Historically, colleges and universities have relied on traditional economic models to sustain them. For the majority of private institutions, that meant enrolling a stable number of tuition-paying students. In the case of public institutions, it meant receiving consistent state appropriations, in addition to tuition revenue. The pace of change in the economy, as well as the global COVID-19 pandemic, has impacted the reliability of traditional models, putting pressure on institutions to readjust their strategies.
Below is a list of the top challenges confronting U.S. institutions:
- Student Enrollment is Declining Overall: In a survey conducted by Inside Higher Ed and Gallup, only 34 percent of the institutions polled met their enrollment targets for the fall 2017 term by May 1 (declining from 37 percent in 2016 and 42 percent in 2015). In addition, 85 percent of senior admission staff reported that they are very concerned about reaching institutional enrollment targets.
- Financial Difficulties: Inside Higher Ed also surveyed 400 chief business officers in 2017 and reported that 71 percent agreed that higher education institutions are facing significant financial difficulties. This is an increase of 8 percent from 2016.
- Fewer High School Graduates: The Western Interstate Commission for Higher Education data estimated that in 2017 there were 80,000 fewer high school graduates than in the previous year, a decline of more than 2 percent. The sharpest declines were in Wisconsin, Illinois, and Indiana.
- Decreased State Funding: Multi-year decreased state funding for public institutions and community colleges has resulted in reduced critical services for students, putting significant strain on institutions.
- Lower World Rankings: Decreased state funding for flagship universities is responsible, in part, for the United States slipping in world rankings. Times Higher Education’s publication of the 14th annual World University Rankings of 1,000 institutions from 77 countries revealed that America’s domination of the rankings has slipped. For the first time in the history of the report, no U.S. school ranked in the top two spots.
- Declining International Student Enrollments: According to estimates cited by ICEF Monitor, 28 percent of all international students were enrolled in U.S. colleges and universities in 2001, but by 2014, the amount dropped to 22 percent. In addition, 40 percent of U.S. college and university deans expected declines in international student enrollments for the fall 2017 term.
To address these challenges, a number of institutions have reported that they will increase their focus on:
- Online Education: A survey of chief academic officers conducted by Inside Higher Ed revealed that 82 percent plan to grow their institution’s online course offerings to expand access to adult and non-traditional students in the next year.
- International Student Recruitment: In an attempt to offset the decline in the number of U.S. high school graduates, an increasing number of admission officers plan to expand their international student recruitment programs.
- College Mergers and Acquisitions: Schools with little brand‐name recognition and low endowments may not be able to effectively navigate the impact of decreased domestic and international student enrollments and decreased state funding. Some institutions may choose to merge to save money, add depth or breadth to their operations, or supplement resources.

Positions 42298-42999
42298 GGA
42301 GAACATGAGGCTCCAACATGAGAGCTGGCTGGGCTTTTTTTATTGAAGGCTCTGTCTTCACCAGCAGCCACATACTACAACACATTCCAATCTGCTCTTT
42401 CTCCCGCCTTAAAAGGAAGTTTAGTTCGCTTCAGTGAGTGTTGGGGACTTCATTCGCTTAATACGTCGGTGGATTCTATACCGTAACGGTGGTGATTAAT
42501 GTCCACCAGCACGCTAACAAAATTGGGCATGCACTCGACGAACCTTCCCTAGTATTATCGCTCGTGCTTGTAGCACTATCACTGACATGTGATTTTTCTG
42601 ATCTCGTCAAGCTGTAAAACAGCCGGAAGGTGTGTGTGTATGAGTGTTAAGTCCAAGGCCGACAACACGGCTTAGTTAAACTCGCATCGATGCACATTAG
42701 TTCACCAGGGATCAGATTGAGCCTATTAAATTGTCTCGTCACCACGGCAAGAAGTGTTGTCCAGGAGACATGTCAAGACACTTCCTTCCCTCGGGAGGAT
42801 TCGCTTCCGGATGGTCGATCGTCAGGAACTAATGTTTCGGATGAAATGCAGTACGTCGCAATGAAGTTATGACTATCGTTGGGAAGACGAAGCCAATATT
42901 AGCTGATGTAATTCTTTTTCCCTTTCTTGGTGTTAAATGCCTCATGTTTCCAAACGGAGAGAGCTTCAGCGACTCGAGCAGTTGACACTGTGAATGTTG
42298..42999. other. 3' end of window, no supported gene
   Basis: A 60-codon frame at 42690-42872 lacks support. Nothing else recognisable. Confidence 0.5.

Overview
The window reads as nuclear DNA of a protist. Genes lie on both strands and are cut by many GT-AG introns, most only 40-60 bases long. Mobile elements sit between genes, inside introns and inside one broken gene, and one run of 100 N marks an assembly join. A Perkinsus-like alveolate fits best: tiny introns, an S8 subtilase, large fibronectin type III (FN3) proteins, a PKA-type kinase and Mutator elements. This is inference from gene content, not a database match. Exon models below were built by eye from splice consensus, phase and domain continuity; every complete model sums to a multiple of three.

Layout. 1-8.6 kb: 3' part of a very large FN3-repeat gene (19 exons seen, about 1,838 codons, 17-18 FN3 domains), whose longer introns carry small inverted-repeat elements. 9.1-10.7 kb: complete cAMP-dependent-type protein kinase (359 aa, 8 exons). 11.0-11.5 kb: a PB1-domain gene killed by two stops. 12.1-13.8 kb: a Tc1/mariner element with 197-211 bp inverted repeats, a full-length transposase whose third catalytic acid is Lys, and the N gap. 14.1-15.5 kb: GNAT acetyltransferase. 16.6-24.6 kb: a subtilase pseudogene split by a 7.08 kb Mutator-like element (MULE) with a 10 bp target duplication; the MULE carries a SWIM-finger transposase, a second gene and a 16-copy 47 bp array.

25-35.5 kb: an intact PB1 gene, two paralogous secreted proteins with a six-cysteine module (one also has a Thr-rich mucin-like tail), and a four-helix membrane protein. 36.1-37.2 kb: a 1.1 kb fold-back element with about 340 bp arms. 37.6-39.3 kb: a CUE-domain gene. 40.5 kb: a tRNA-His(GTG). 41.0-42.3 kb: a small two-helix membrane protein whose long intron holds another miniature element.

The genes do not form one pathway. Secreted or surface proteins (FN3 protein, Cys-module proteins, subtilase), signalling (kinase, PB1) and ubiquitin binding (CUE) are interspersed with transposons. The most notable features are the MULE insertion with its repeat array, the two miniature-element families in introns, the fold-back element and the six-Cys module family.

Updates for 2020
While the above challenges remain valid, there have been new trends heating up the higher education industry:
- COVID-19 Impact: As the global COVID-19 pandemic changes the way we live, a new group of challenges is facing the higher education industry. Not only are universities forced to transition all on-campus classes to a virtual setting, but they are also faced with concerns around enrollment, finances, and student support. While its too early to tell what exactly the long-term effects will be, presidents and chancellors have voiced their concerns in this Inside Higher Ed survey. Of course, one of the biggest questions is when on-campus classes will resume. According to the survey, 31 percent believe in-person classes could return by the fall 2020 semester, while 41 percent are uncertain. For help making the transition to virtual learning, check out our Virtual Instruction Resources.
- Skills Gap: 64 percent of surveyed employers said that their organization has a skills gap. This is an opportunity for universities to work with businesses to develop courses and programs that prepare workers for highly valued roles.
- AI Will Personalize the Student Journey: While some higher education professionals worry that AI could weaken the personal connection students have with universities, studies have shown that AI boosts personalization. Administrators should explore the variety of benefits AI offers and identify ways to tailor student support for every step of their journey.
- Competency-Based Education: Competency-based education has long been inconsistent in the education landscape. Universities should work together to clearly define standards and measurements when awarding credit for work experience. This will help students graduate faster.
- Program Design: Universities can help students commit to life-long learning and continuous development by taking a learner-centric approach to education. This will allow students to join classes easier, manage tuition costs, and excel in their programs.
The challenges above suggest that higher education administrators will need to explore new technologies, business models, and strategies to reach new student populations. Read the full article from Enrollment Management Report about current shifts in higher education driving new approaches within institutions.
For higher education trends and approaches to change management, visit our Resources page.
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